I’ve been reading a book called The E-Myth Revisited recently. It’s thesis is largely that there’s a myth in America about what makes a good entrepreneur.
“…The Entrepreneurial Model has less to do with what’s done in a business and more to do with how it’s done.”
– Michael E. Gerber, The E-Myth Revisited
The old story goes something like this: I’m a technician of some level at a job, I’ve got a manager who doesn’t know what the fuck he’s doing, and I think I can do it better. So I throw caution to the wind, quit my job, and start my own business. The business grows, and now I have bills to pay, people to manage, and a whole lot of other stuff to do that it turns out, I never wanted to do in the first place. I have to actually run a business.
Gerber argues that at this point three distinct personas emerge: the Technician, who does all the work, the Manager, who makes sure it gets done, and the Entrepreneur who moves the vision forward. These three personas are generally in conflict.
- The Entrepreneur wants to blue-sky and vision cast and run the business at the speed of thought, but is hamstrung by the manager who pushes back, saying that the company doesn’t have the time, money, or resources to move forward before the technician completes the work that’s already overdue.
- The Manager wants to keep everything organized and on schedule, but can’t because their only technician is overworked and their boss, the Entrepreneur is constantly shifting priorities and moving the goal post.
- The Technician wants to do the actual work (after all, they were good enough at this to quit their job, ostensibly) but is burned out, because they are constantly interrupted by the needs of the other two.
Gerber’s bottom line is that with all these roles tied together, the actual Entrepreneur, the one who jumped off the cliff and started the business, can’t get any actual work done.
If you’ve started up you own business, this might sound familiar. On Two Rooms and a Boom, we had similar problems. Once our Kickstarter funded, my business partner, Alan Gerding, and I were responsible for producing, publishing, and fulfilling a massively successful game, which we, as Entrepreneurs, were excited to do. Our flagship game raised over $100k, and we had thousands of backers. You couldn’t ask for a better start to a brand new game company.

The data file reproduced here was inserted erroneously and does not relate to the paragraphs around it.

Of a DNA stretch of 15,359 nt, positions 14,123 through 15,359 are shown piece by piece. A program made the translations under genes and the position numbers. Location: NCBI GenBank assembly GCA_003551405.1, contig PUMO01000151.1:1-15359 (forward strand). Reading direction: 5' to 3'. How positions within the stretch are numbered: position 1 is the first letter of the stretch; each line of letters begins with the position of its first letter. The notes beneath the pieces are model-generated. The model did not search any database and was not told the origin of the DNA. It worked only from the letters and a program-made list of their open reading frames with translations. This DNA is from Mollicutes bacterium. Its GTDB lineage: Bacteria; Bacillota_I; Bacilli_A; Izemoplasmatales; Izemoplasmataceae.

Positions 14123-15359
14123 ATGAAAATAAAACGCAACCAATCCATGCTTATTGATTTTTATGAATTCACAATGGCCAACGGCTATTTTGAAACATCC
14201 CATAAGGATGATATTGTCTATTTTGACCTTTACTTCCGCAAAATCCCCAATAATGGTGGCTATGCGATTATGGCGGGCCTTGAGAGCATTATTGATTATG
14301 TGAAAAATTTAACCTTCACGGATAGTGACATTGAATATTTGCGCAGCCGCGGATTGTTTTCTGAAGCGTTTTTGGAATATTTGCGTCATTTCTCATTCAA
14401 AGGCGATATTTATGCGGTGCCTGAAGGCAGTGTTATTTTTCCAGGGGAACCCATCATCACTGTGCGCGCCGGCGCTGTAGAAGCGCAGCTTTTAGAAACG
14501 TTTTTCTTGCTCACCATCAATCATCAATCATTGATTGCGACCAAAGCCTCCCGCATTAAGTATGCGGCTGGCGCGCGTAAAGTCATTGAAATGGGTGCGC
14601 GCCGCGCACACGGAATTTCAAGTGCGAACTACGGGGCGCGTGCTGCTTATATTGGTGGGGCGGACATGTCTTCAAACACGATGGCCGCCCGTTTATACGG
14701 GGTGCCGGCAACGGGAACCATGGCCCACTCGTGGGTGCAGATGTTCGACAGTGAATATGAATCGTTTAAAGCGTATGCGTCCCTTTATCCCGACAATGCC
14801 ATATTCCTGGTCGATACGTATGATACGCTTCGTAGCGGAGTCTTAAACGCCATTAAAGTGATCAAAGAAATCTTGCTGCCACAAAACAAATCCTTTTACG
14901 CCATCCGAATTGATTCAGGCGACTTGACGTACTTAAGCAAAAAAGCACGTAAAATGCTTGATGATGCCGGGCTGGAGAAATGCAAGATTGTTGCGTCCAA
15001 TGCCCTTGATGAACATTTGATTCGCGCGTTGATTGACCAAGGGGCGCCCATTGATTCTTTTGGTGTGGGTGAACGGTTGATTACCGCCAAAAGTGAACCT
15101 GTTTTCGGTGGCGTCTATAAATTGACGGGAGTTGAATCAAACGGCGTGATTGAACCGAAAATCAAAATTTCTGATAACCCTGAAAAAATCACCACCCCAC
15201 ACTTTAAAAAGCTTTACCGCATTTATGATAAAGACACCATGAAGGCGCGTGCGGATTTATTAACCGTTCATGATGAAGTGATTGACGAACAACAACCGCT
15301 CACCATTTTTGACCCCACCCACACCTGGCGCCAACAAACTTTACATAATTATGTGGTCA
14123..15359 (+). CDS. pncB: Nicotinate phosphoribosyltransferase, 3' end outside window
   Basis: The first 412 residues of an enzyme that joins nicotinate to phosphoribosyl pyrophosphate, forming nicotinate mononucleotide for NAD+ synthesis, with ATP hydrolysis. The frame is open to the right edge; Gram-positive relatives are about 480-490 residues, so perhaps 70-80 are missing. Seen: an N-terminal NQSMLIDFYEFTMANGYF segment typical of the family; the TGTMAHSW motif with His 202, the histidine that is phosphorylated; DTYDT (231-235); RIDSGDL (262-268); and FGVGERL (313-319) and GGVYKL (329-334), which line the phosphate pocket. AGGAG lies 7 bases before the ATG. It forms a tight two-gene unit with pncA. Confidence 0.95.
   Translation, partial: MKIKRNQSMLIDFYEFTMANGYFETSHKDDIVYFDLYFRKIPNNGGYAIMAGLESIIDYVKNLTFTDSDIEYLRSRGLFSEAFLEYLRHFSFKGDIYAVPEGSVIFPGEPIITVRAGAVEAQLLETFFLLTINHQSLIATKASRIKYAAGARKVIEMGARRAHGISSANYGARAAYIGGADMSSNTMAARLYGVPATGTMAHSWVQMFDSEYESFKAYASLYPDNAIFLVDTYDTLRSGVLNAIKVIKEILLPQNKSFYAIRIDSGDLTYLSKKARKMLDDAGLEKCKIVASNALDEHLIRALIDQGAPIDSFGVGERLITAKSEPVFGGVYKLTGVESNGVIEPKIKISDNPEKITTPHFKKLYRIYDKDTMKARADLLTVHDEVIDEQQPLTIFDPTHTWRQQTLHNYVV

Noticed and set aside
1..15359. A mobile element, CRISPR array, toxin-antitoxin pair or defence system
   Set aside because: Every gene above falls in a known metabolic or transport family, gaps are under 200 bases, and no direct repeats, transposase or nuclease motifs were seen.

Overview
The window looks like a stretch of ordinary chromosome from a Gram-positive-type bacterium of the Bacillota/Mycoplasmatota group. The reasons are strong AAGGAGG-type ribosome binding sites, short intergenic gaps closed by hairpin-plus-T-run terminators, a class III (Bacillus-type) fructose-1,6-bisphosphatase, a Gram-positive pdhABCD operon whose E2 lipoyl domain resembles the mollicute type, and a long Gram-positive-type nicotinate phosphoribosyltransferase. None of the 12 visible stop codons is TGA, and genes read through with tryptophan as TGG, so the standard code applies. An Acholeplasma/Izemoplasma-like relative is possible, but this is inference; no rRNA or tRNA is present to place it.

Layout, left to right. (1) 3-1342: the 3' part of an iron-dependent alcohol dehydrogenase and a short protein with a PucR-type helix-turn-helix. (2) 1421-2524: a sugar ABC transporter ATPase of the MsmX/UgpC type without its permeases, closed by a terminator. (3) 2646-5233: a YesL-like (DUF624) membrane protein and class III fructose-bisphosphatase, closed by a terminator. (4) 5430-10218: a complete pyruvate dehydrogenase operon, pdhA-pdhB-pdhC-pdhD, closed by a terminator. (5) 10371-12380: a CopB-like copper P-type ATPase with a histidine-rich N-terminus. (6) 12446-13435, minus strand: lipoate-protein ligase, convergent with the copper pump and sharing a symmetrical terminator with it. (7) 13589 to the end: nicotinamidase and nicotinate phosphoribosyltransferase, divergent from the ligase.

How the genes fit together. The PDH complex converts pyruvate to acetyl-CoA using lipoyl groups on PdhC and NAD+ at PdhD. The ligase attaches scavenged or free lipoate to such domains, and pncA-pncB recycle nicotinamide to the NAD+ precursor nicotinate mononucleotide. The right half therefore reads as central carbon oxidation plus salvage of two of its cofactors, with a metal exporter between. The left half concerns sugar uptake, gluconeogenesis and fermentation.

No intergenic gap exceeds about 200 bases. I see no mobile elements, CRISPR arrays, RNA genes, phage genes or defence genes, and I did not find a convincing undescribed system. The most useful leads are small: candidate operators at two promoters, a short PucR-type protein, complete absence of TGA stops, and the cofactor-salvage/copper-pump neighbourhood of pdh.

However, the Technicians inside us struggled with the success. We had jumped into the publishing world with the same “Fuck it YOLO” attitude I imagine attracts many creators to Kickstarter every year. I had experience in graphic design and had seen the manufacturing process up close when I worked on Mage Wars. Alan had been designing and pitching games for the last couple of years and knew reviewers and had made friends with other publishers. I told Alan that I thought I should do all the graphics and illustrations (over 70 unique cards, two rulebooks, a couple game aides, and a box) for the game. Alan, feeling his Manager-sense tingle, pushed back, thinking that for a semi-journeyman designer, but beginner-level illustrator, I would be biting off more than I could chew. My Entrepreneur-sense thought this would be a good way to save money and not have to worry about relying on a contractor. We funded in November 2013 with a projected delivery date of June 2014. I didn’t finish illustrating the cards and doing the graphic design until late June / early July 2014. The Technician in me had failed. The Managers in both of us had failed. The Entrepreneurs were terrified of what this meant for the company.
Had we finished before we’d even started?
“Tolerance for failure is a very specific part of the excellent company culture—and that lesson comes directly from the top.”
– Michael E. Gerber, The E-Myth Revisited
I’m good friends with P.L. Winn, co-founder of blogcritics.org and author of the new Tillie Madison series of urban fantasy books. Winn travelled to China shortly after we delivered our Kickstarter for *Two Rooms and a Boom* in July 2015 (over a year past our initial deadline), inspired by my journey there a few months before to sort out some manufacturing trouble. Walking around Shenzhen, he noticed this phrase on signs, posters, bus stop advertisements, everywhere. It said: Innovation Encouraged Failure Tolerated.
While Winn burst out laughing from the strange English translation, his guide explained that there had been a concerted effort in China recently to encourage creativity from workers. China’s economy had risen to power through mass production. But production requires creators. China had spent so long producing everything for every other economy in the world, they hadn’t developed anyone capable of making things worth mass producing in the first place. Fear of failure had stifled innovation. To evolve and grow, they’d need more creators. They had to de-stigmatize failure.
In a lot of ways The E-Myth Revisited is like a lot of other business self help books in that most of it could be distilled in a one-page outline and the rest is a lot of hand-holding, anecdotes, and an obsession with selling you the book you’ve already bought. But one of the many things I’ve gotten from it is the ability to tolerate failure in pursuit of innovation.
At TKG, we’ve been working hard to separating our three personas: the Entrepreneur, Manager, and Technician. On our second game, World Championship Russian Roulette, we brought in a world class illustrator, Weberson Santiago, and the boardgame industry’s premier graphic designer, Adam McIver to take on the roles I had bungled so ineptly before. We’ve drawn better lines in the sand for who is acting in what role on what project (Alan acts as the Entrepreneur for our Podcast, for instance). We continue to fail at a lot of things, we continue to make mistakes. But we keep building.
This blog is about that.